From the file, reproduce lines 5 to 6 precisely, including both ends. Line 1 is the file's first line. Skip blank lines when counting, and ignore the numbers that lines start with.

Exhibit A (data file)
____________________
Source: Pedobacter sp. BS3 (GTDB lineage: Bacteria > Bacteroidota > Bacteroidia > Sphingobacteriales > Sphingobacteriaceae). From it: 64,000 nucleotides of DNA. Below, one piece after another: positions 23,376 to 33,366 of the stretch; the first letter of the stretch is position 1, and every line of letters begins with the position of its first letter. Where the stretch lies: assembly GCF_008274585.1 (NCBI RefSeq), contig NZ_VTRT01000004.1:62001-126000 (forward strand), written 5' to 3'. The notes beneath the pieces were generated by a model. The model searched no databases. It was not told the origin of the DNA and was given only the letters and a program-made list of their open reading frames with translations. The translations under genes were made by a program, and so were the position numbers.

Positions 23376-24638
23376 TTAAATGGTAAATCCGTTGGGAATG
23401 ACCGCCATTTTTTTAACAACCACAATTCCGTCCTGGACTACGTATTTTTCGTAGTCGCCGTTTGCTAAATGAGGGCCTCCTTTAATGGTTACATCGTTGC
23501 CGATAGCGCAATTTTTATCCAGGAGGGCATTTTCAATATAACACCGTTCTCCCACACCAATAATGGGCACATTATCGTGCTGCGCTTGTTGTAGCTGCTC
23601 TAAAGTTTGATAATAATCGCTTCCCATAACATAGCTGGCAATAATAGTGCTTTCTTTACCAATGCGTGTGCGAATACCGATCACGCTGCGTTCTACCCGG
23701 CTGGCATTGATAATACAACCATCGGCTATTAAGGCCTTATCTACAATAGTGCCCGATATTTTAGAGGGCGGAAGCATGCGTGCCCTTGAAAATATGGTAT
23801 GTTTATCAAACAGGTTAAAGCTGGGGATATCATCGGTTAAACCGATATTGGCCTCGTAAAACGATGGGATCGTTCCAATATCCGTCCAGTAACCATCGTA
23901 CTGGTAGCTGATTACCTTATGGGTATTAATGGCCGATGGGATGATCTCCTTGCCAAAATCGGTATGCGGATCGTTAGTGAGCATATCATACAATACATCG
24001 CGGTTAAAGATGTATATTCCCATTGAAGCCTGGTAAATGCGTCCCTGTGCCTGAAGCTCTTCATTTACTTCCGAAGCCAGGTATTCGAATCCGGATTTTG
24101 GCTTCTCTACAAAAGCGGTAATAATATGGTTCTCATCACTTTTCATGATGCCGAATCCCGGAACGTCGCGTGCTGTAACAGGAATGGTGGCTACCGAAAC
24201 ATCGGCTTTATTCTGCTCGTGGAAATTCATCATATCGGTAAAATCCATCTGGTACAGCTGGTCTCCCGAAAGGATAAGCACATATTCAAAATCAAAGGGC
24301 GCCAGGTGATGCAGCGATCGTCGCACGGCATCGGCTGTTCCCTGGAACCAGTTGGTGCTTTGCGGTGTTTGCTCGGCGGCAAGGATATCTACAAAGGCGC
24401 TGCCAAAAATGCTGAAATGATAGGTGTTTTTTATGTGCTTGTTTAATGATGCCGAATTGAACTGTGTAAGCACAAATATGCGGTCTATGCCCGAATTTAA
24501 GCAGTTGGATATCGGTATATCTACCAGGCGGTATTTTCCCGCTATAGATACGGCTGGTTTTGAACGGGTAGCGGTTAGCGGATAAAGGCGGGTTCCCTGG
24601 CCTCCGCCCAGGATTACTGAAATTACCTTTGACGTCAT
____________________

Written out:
23501 CGATAGCGCAATTTTTATCCAGGAGGGCATTTTCAATATAACACCGTTCTCCCACACCAATAATGGGCACATTATCGTGCTGCGCTTGTTGTAGCTGCTC
23601 TAAAGTTTGATAATAATCGCTTCCCATAACATAGCTGGCAATAATAGTGCTTTCTTTACCAATGCGTGTGCGAATACCGATCACGCTGCGTTCTACCCGG